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It’s never been easier to enjoy quality TV. These days it takes little more than the touch of a button or two to access a world of amazing programming – 24 hours a day, 365 days a year.

The same applies to radio, where, with DAB quickly becoming the norm, listeners can access a growing range of high-quality channels broadcasting shows to suit all tastes – and again, it’s all available with such little effort.

As a consumer it all seems so simple, but behind the scenes, companies across the broadcast supply chain are working cleverly and tirelessly to keep TV and radio services on air throughout the year. Arqiva is a prime example here; we have a massive amount of responsibility to our customers, and we don’t take it lightly.


A complex network

Today’s broadcast market is bigger than ever, and it shows in the huge range of services we provide for our customers. Across TV, we deliver the most watched national channels for public service broadcasters and international broadcasters alike on both Digital Terrestrial TV (DTT) and satellite. And in radio, we have local and national DAB, as well as FM, AM and Longwave. The choice is huge, and so too is the network and infrastructure that supports it.

Arqiva alone operates and maintains more than 1,800 broadcast structures and antenna systems. This gives our customers the power to reach expectant viewers and listeners in all corners of the UK with their content, and through whichever platform best meets their needs.


The importance of consistency

Any network that includes 57 vertical miles of structures will take a lot of work to operate and maintain, and with broadcasters relying on Arqiva to keep their channels on air, the pressure really is on; we must be consistent.

At no time is that pressure higher than during December. With the days getting shorter and colder (as proven by the recent ice and snow conditions to hit across the UK), and TV and radio schedules busying with all kinds of high-profile programming, we’re working extra hard to ensure everyone sees and hears the content they expect. From the final stages of the X Factor, I’m A Celebrity and Strictly Come Dancing to the big soap storylines and, of course, the Queen’s Speech – our customers can’t afford any downtime, so neither can we.

So how do we make sure everything runs as it should at this all-important point in the year? Largely with the same skills and measures as during the rest of the calendar, but we do take a few extra precautions:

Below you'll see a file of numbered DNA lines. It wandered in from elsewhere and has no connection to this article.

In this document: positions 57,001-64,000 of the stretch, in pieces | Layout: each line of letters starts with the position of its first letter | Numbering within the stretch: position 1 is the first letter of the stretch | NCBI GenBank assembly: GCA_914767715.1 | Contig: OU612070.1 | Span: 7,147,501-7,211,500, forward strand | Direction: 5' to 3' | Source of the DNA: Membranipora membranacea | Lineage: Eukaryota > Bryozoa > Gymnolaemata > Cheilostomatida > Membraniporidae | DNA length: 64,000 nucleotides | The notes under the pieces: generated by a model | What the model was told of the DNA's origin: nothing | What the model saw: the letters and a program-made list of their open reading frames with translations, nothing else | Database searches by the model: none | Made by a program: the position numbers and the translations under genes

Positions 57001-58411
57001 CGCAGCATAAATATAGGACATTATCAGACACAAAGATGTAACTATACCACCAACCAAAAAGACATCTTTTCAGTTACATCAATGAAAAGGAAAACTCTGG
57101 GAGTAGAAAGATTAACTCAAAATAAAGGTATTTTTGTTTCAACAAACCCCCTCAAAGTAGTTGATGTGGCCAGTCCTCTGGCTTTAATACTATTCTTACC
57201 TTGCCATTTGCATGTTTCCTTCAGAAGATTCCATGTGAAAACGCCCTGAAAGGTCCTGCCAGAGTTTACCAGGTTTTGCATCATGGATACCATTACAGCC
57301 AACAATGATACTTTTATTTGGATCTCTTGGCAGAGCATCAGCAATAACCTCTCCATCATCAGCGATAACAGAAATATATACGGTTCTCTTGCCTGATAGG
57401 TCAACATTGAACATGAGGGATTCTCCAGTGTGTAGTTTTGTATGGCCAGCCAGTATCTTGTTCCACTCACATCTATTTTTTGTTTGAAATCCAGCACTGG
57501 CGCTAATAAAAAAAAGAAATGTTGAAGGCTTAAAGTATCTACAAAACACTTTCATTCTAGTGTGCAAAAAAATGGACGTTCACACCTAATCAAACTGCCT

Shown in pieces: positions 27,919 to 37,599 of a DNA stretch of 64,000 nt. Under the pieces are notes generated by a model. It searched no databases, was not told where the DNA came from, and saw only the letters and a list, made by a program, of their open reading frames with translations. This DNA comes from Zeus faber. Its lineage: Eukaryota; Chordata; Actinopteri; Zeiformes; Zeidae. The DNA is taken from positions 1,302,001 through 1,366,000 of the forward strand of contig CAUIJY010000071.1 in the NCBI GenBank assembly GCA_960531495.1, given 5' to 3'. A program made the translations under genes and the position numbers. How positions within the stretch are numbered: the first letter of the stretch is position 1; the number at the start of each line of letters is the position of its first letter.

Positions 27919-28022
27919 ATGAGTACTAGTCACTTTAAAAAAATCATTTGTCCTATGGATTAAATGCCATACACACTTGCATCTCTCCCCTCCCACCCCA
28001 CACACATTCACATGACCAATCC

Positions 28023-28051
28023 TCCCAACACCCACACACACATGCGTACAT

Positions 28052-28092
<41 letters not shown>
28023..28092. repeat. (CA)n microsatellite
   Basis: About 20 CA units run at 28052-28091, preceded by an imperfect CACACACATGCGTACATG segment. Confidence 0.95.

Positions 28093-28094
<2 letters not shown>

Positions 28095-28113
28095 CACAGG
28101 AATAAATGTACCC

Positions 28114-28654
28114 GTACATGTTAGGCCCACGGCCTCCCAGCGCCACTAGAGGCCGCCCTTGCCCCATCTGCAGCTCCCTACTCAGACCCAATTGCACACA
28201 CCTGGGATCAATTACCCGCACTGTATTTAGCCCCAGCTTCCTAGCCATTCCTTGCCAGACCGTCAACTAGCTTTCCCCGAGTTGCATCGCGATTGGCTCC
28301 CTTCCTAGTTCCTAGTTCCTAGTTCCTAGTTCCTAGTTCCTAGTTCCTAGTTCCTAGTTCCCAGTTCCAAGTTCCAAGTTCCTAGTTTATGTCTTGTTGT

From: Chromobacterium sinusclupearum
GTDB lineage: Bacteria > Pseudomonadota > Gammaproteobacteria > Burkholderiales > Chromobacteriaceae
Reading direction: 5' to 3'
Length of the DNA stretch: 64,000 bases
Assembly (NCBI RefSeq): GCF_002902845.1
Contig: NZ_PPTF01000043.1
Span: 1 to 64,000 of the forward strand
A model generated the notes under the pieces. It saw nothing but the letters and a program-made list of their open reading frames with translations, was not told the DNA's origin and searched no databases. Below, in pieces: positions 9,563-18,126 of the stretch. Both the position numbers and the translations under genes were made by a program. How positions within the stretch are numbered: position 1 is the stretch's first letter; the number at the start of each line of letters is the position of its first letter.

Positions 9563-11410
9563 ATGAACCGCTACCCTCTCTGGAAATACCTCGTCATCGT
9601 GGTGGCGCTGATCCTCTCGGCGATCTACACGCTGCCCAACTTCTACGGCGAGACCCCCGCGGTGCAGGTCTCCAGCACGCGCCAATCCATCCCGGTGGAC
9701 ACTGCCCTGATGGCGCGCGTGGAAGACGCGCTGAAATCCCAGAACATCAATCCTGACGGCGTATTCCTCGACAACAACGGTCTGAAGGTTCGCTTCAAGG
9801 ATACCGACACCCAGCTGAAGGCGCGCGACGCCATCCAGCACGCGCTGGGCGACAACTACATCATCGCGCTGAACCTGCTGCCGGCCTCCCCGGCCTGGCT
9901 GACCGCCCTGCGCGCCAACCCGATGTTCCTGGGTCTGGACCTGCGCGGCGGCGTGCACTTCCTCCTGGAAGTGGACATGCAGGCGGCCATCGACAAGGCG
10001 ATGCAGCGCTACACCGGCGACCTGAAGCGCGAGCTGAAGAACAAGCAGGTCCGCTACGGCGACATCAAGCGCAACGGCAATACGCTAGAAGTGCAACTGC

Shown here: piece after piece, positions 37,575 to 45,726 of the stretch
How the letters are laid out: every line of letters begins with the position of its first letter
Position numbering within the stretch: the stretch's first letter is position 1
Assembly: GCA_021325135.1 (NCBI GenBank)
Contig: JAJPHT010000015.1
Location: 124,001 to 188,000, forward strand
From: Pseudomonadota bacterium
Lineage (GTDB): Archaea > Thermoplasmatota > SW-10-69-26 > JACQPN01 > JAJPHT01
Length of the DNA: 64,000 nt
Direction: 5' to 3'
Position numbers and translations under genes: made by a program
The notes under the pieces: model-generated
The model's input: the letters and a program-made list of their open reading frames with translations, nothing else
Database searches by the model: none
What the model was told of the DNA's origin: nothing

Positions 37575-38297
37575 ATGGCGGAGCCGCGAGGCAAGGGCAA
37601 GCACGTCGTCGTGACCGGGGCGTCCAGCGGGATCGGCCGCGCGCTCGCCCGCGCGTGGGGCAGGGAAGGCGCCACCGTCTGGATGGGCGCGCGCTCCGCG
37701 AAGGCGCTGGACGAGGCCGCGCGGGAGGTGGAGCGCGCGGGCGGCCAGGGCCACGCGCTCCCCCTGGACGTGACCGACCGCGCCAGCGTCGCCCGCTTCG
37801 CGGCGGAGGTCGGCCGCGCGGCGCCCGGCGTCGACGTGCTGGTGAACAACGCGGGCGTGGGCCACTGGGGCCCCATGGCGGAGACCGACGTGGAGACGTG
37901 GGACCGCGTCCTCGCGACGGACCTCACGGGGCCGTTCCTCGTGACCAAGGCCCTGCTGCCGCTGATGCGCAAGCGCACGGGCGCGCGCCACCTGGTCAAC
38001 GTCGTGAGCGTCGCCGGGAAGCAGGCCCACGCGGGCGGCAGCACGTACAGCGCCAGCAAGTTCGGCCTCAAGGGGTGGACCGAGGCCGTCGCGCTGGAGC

1. The Christmas lock-down

Our network is vast, and we’re constantly working on it. We make more than 11,000 component repairs each year, for example, and regularly test and calibrate equipment for better performance. Doing this comes with its own outage risks, though, so as Christmas approaches we have a lock-down period where we stop all installation and project build work, as well as planned maintenance. By not touching the network, we reduce the chances of downtime while also freeing up resources to respond if anything does go wrong.


2. Working around the clock

TV and radio never stop, so neither do we. We have people working 24 hours a day, 7 days a week to monitor the network and respond to problems as necessary, even over Christmas itself - see a story showing the dedication from our engineers last Christmas below who went above and beyond in the adverse weather conditions in 2016. There are also suppliers on call should we need equipment for emergency repairs, as well as our broadcast and power specialists.


3. Staying safe in winter

The weather is probably the biggest challenge for us over the festive season. Lower temperatures, snow, ice and rain can all not only impact our equipment but also that of power companies and other telecoms providers which our network is dependent on. This undoubtedly makes work more difficult and dangerous for our engineers – especially in the country’s more remote areas. We carry out winter preparedness and safety training with all those within the business who might need it. We also have a fleet of 150 four-wheel-drive vehicles, so we can respond to situations whatever the conditions, and even equip some cars with hand-pull sledges, so equipment can be transported on undriveable terrain.